Purpose: Galectin (Gal)-1, an endogenous lectin found at sites of immune privilege, plays a critical role in the regulation of the immune response. Therapeutic administration of Gal-1 or its genetic delivery suppresses chronic inflammation in experimental models of autoimmunity. The purpose of this work was to investigate the occurrence of circulating anti-Gal-1 antibodies in patients with autoimmune and infectious uveitis as potential determinant factors of disease progression.
Methods: IgG, IgE, and IgA anti-Gal-1 antibodies were assessed by ELISA and Western blot in sera from patients with autoimmune (n = 47) and infectious (n = 15) uveitis compared with healthy control subjects (n = 30). The frequency of anti-Gal-1 antibodies was examined in patients experiencing poor clinical outcome (n = 21) or good evolution (n = 9). Anti-Gal-1 antibodies were eluted by incubating patient sera with nitrocellulose filters adsorbed with rGal-1. The ability of these antibodies to recognize retinal tissue was assessed by ELISA, Western blot, and immunohistochemistry.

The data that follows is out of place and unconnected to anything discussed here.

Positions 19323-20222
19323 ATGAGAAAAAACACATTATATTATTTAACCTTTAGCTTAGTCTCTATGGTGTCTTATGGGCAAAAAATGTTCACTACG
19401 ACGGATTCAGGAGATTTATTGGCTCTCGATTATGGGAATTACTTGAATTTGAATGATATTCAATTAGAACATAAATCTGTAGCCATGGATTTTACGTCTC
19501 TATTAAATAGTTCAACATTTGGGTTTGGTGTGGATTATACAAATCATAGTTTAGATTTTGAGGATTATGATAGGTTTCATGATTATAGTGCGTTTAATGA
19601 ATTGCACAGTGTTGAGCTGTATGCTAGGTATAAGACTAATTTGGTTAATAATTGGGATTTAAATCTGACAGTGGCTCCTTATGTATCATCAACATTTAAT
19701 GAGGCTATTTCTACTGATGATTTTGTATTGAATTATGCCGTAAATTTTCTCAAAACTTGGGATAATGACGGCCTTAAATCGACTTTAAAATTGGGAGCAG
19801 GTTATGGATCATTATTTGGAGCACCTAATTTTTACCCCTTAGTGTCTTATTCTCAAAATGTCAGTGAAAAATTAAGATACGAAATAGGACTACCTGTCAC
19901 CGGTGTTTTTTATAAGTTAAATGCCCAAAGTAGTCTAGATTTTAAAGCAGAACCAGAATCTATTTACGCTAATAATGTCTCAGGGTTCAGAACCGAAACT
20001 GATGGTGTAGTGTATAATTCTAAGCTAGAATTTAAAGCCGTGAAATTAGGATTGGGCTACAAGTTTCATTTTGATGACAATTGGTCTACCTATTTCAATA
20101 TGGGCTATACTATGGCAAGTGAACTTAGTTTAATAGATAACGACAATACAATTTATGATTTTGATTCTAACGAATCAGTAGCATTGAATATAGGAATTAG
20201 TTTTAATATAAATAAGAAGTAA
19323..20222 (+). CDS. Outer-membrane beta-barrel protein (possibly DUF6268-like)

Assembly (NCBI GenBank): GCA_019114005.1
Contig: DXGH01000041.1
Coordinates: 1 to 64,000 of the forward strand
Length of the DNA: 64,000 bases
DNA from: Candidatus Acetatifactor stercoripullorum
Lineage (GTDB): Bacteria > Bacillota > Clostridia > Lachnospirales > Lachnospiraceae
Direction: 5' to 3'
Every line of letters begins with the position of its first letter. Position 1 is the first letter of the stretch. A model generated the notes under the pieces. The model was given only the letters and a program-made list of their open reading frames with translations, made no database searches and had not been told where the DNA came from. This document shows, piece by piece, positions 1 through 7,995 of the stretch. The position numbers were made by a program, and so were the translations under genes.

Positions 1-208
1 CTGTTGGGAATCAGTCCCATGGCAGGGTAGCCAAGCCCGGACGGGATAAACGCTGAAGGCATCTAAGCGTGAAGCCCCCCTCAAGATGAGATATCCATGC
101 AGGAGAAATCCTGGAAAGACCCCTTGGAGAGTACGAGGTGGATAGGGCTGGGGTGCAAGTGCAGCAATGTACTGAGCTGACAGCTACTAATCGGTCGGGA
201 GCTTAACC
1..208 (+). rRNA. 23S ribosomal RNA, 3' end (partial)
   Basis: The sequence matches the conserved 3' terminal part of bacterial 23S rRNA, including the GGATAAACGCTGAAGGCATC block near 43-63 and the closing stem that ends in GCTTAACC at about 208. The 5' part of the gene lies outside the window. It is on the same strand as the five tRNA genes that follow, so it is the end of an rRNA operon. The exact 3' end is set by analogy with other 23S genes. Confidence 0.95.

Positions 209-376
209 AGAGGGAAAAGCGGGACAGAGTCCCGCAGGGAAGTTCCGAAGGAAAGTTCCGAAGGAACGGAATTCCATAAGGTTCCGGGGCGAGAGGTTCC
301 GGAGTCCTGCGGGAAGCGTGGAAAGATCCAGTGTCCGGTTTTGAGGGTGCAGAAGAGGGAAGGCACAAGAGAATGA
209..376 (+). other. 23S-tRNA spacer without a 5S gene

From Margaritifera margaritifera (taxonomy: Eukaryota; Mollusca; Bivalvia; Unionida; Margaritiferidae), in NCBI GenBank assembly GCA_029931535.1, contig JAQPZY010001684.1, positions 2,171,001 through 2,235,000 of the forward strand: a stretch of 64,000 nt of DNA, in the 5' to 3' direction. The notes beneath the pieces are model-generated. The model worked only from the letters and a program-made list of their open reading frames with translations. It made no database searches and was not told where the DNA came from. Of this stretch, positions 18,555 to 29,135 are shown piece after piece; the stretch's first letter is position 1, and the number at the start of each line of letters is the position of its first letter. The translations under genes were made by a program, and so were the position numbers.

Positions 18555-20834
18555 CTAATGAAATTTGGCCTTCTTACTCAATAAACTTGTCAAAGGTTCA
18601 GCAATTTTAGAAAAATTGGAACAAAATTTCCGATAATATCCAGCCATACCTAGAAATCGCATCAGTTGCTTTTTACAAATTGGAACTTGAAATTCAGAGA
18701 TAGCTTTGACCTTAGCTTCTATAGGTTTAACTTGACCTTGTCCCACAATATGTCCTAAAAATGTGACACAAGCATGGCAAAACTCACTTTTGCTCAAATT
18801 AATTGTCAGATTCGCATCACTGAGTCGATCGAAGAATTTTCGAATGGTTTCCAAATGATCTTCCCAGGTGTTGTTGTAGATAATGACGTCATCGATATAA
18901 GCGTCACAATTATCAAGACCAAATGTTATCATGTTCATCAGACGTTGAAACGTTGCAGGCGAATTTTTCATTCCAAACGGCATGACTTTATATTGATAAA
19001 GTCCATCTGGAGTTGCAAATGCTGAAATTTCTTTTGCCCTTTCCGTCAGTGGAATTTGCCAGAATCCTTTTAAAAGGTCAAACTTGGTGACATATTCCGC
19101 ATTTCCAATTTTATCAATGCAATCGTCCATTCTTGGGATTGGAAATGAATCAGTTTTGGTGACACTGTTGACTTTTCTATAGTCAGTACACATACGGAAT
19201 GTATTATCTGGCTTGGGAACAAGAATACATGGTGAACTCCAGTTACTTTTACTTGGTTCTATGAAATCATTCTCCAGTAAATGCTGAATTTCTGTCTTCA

Results: IgE, IgG, and IgA anti-Gal-1 antibodies were increased in sera from patients with autoimmune uveitis (P < 0.001 vs. controls) and toxoplasmic retinochoroiditis (P < 0.001). The level of anti-Gal-1 IgE and IgG antibodies was associated with progressive disease and poor outcome in autoimmune and infectious uveitis. Furthermore, these antibodies strongly immunoreacted with retinal lysates and recognized retinal structures mainly photoreceptors in retinal sections.
Conclusions: Anti-retinal Gal-1 antibodies are present in sera from patients with uveitis and can be associated with the progression of ocular disease, suggesting their potential use in follow-up observations of these patients.